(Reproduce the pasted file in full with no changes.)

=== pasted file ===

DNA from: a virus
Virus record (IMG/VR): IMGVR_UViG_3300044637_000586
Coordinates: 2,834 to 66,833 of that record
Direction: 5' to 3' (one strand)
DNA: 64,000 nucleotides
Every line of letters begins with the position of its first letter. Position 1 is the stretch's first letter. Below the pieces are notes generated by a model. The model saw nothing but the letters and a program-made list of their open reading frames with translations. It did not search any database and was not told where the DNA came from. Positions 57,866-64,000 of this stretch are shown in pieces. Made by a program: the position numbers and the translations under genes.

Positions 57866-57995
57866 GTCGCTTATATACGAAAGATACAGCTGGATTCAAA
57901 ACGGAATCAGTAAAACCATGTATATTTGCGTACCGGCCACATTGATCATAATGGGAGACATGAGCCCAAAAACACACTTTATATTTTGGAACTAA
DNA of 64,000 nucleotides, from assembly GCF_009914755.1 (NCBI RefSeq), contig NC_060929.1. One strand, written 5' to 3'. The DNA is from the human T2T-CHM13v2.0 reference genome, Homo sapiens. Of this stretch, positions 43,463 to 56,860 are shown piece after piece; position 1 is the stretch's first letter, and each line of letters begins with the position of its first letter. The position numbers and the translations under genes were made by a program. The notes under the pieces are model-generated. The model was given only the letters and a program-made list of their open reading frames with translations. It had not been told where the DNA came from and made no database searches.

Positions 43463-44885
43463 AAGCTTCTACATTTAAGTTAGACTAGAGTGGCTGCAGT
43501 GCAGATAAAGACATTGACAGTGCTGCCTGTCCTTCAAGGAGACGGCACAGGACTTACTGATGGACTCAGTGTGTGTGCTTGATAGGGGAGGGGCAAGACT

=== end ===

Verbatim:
DNA from: a virus
Virus record (IMG/VR): IMGVR_UViG_3300044637_000586
Coordinates: 2,834 to 66,833 of that record
Direction: 5' to 3' (one strand)
DNA: 64,000 nucleotides
Every line of letters begins with the position of its first letter. Position 1 is the stretch's first letter. Below the pieces are notes generated by a model. The model saw nothing but the letters and a program-made list of their open reading frames with translations. It did not search any database and was not told where the DNA came from. Positions 57,866-64,000 of this stretch are shown in pieces. Made by a program: the position numbers and the translations under genes.

Positions 57866-57995
57866 GTCGCTTATATACGAAAGATACAGCTGGATTCAAA
57901 ACGGAATCAGTAAAACCATGTATATTTGCGTACCGGCCACATTGATCATAATGGGAGACATGAGCCCAAAAACACACTTTATATTTTGGAACTAA
DNA of 64,000 nucleotides, from assembly GCF_009914755.1 (NCBI RefSeq), contig NC_060929.1. One strand, written 5' to 3'. The DNA is from the human T2T-CHM13v2.0 reference genome, Homo sapiens. Of this stretch, positions 43,463 to 56,860 are shown piece after piece; position 1 is the stretch's first letter, and each line of letters begins with the position of its first letter. The position numbers and the translations under genes were made by a program. The notes under the pieces are model-generated. The model was given only the letters and a program-made list of their open reading frames with translations. It had not been told where the DNA came from and made no database searches.

Positions 43463-44885
43463 AAGCTTCTACATTTAAGTTAGACTAGAGTGGCTGCAGT
43501 GCAGATAAAGACATTGACAGTGCTGCCTGTCCTTCAAGGAGACGGCACAGGACTTACTGATGGACTCAGTGTGTGTGCTTGATAGGGGAGGGGCAAGACT